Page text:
COLUMBUS: The Akron Bar Association’s grievance committee has asked the Ohio Supreme Court to suspend the law license of Norton attorney Thomas Walkley, arguing that he is a danger to the public.
Walkley, 53, was declared mentally incompetent to stand trial last month in a ruling by a municipal court judge, who acted after Walkley was arrested on two misdemeanor charges of public indecency.
After his January arrest by Norton police, Walkley admitted exposing himself to two teens who were seeking a counseling referral for their underage drinking arrests.
Walkley, founder of the Cafe 41:11 coffee shop for troubled teens, told investigators his actions were meant to be an educational tool and he had done it before in mentoring sessions.
Municipal Judge David Fish ordered a psychological evaluation, along with a 30-day treatment program at a mental health facility.
Last week, the misdemeanor charges were dismissed when Fish revealed in a court hearing that Walkley’s competence had not yet been restored through treatment.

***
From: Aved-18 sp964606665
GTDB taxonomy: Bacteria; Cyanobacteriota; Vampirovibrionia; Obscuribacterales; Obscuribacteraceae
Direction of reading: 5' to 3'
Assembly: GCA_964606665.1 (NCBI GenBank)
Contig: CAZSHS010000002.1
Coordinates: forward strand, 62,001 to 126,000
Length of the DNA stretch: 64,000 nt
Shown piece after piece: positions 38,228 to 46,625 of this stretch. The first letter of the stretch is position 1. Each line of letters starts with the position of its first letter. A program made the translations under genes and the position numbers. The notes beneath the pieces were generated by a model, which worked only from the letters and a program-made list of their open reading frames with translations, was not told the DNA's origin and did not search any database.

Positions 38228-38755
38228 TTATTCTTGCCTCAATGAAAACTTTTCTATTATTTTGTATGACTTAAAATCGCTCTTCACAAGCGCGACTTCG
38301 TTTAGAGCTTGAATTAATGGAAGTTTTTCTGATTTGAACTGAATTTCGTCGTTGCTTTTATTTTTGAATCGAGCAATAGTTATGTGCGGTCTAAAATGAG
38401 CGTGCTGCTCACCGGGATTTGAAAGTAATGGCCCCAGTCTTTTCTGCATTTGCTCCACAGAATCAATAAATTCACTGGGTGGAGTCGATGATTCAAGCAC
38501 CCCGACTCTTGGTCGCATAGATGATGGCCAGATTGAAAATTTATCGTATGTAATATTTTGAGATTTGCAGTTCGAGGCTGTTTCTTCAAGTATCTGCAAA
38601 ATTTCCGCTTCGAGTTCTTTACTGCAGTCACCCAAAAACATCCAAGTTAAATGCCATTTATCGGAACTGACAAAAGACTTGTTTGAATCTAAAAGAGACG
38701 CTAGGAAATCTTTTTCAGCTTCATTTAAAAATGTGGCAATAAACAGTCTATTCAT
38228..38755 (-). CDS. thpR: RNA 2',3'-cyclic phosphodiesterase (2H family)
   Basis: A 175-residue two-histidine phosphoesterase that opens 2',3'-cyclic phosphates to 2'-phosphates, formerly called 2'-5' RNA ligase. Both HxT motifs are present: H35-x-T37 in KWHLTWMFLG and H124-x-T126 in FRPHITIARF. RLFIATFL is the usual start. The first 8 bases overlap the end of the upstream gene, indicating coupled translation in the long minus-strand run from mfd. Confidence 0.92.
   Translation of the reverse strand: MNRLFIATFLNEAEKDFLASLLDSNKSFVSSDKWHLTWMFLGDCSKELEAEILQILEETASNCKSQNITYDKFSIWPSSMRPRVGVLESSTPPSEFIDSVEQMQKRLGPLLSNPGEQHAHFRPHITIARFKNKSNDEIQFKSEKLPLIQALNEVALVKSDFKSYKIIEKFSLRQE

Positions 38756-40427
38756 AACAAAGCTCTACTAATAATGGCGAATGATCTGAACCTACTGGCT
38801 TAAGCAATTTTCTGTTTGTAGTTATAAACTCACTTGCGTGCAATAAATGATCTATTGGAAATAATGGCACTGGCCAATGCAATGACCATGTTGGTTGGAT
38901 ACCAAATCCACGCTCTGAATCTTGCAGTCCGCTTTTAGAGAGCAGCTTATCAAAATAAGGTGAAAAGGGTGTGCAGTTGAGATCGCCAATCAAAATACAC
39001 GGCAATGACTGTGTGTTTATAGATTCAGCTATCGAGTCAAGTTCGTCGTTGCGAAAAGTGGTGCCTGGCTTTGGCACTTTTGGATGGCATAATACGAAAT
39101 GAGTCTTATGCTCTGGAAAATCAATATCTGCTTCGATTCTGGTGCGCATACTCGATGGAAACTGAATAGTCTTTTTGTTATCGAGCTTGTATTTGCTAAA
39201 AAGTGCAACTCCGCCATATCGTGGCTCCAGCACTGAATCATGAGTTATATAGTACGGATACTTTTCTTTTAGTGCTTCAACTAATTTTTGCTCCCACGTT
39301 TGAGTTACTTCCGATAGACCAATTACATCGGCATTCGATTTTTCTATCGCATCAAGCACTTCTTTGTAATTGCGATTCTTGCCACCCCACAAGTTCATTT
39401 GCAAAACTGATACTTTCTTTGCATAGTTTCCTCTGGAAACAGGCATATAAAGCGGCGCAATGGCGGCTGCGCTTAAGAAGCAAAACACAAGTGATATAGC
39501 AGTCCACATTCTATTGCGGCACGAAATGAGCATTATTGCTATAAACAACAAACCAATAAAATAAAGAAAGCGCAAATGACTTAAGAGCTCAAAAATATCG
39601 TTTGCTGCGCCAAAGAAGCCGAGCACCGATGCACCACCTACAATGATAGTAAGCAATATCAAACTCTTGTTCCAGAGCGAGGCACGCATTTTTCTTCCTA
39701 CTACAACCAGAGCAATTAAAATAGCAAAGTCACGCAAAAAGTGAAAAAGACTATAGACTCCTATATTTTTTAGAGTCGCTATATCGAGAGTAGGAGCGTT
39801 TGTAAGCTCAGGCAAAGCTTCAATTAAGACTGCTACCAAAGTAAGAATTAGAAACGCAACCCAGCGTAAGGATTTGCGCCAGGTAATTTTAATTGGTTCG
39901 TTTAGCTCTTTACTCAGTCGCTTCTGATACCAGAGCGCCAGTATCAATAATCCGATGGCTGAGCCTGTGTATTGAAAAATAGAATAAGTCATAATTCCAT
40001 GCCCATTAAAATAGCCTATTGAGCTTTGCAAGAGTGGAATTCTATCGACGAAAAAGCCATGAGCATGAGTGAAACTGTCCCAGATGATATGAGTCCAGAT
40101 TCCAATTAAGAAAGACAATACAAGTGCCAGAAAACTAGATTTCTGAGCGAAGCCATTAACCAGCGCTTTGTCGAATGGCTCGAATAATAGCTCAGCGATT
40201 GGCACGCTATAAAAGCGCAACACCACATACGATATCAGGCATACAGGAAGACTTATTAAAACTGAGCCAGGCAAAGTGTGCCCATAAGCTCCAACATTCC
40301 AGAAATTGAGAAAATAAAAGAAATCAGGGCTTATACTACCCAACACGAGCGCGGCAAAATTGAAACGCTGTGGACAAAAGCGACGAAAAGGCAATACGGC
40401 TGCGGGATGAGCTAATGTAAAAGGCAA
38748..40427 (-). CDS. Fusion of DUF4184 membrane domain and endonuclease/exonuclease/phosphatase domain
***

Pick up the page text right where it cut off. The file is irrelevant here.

Walkley was immediately placed on house arrest, with orders not to leave his home except for court-approved appointments with his attorney or mental health workers.
Fish also ordered Walkley to refrain from practicing law and to refrain from contact or communications with anyone outside his home.
In the request to suspend the law license, the general counsel of the Akron Bar, William Chris, outlined Walkley’s competency issues.
Allowing him to continue practicing law, Chris’ filing stated, “would surely be detrimental to his clients, prejudicial to the administration of justice and pose a substantial threat of serious harm to the public.”
The high court has not taken any action against Walkley, a spokesman in Columbus said Friday, but has instructed him to respond to the bar’s complaint by next Thursday.
Walkley’s attorney, Paul Adamson, did not return phone messages seeking comment.
The Akron bar’s action comes after a July 15 Beacon Journal story detailing Walkley’s criminal charges and his continued representation of an elderly woman in a probate case while the issue of his competency was before Judge Fish.
Ed Meyer can be reached at 330-996-3784 or at email@example.com.